Primary school pupil has swine flu

A SUFFOLK primary school pupil has been diagnosed with swine flu, it emerged tonight.

A SUFFOLK primary school pupil has been diagnosed with swine flu, it emerged tonight.

The youngster from St Louis Roman Catholic Primary School in Newmarket is currently receiving treatment for the condition - the 18th confirmed case in Suffolk.

Suffolk County Council said the school would remain open.

A spokesman said: “A case of H1N1 swine flu at St Louis Roman Catholic Primary School has been confirmed.

“The school will remain open as usual, and is working closely with the Health Protection Agency, Suffolk County Council and NHS Suffolk to monitor the situation.”

Teresa Selvey, St Louis headteacher, added: “The school's leadership team and governors will continue to monitor the situation and will keep parents informed if the situation should change.”

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News of the latest confirmed case comes as health bosses in Suffolk prepare to tackle an increasing number of swine flu cases which they fear could affect more than 100,000 people in the county.

However experts at NHS Suffolk believe the strain of the pandemic is unlikely to be a serious threat to people's health.

Dr Brian Keeble, consultant in public health medicine at NHS Suffolk, said: “Because it is new people are concerned and worrying more than I think is necessary, though I completely understand why.

“People want to know someone who has experienced it and is all right before they well believe it is a mild virus.

“We have been lucky in Suffolk so far and we've had very few cases.”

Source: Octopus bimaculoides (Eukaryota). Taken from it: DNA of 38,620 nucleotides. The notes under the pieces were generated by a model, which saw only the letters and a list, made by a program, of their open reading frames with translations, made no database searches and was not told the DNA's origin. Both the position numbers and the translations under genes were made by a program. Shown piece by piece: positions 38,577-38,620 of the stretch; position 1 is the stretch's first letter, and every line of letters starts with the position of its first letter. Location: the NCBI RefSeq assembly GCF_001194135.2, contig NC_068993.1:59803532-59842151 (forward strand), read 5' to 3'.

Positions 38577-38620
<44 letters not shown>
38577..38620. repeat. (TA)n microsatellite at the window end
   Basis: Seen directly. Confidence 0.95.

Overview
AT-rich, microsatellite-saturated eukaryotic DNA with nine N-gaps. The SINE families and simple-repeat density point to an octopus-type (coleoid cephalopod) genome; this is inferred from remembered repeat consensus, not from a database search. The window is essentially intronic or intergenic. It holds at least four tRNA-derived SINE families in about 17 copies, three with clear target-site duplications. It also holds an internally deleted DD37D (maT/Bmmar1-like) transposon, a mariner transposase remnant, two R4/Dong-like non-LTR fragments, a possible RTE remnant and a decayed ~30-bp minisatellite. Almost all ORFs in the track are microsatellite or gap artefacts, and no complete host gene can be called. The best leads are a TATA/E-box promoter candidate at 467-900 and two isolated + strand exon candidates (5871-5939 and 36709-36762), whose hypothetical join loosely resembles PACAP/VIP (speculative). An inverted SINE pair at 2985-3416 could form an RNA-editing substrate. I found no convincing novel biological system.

Dr Keeble said he was now less concerned about the flu than he had been at the outbreak of the global spread in May.

However he added that he expected a continuing increase of cases over the summer and an “acceleration” in the autumn, during the typical flu season.

The virus has already closed one Suffolk school. Pupils at St Albans High School in Ipswich have been told not to return until Tuesday after a teacher was confirmed to be suffering from swine flu, and a further two staff members and three pupils were suspected to be affected.

Experts at NHS Suffolk think up to 20% of the population could contract swine flu, higher than the normal figure of between 5% and 15% for seasonal flu.

That could mean about 117,000 of NHS Suffolk's population of 585,000 could be affected, with 2,340 needing hospital treatment, putting an extra strain on the health service.

Dr Keeble said: “It will be a challenge for the health service to cope with, but we are putting plans in place.”

He urged people not to panic about swine flu and to make sure they always used a tissue to catch sneezes, threw away used tissues where germs can linger and regularly washed their hands.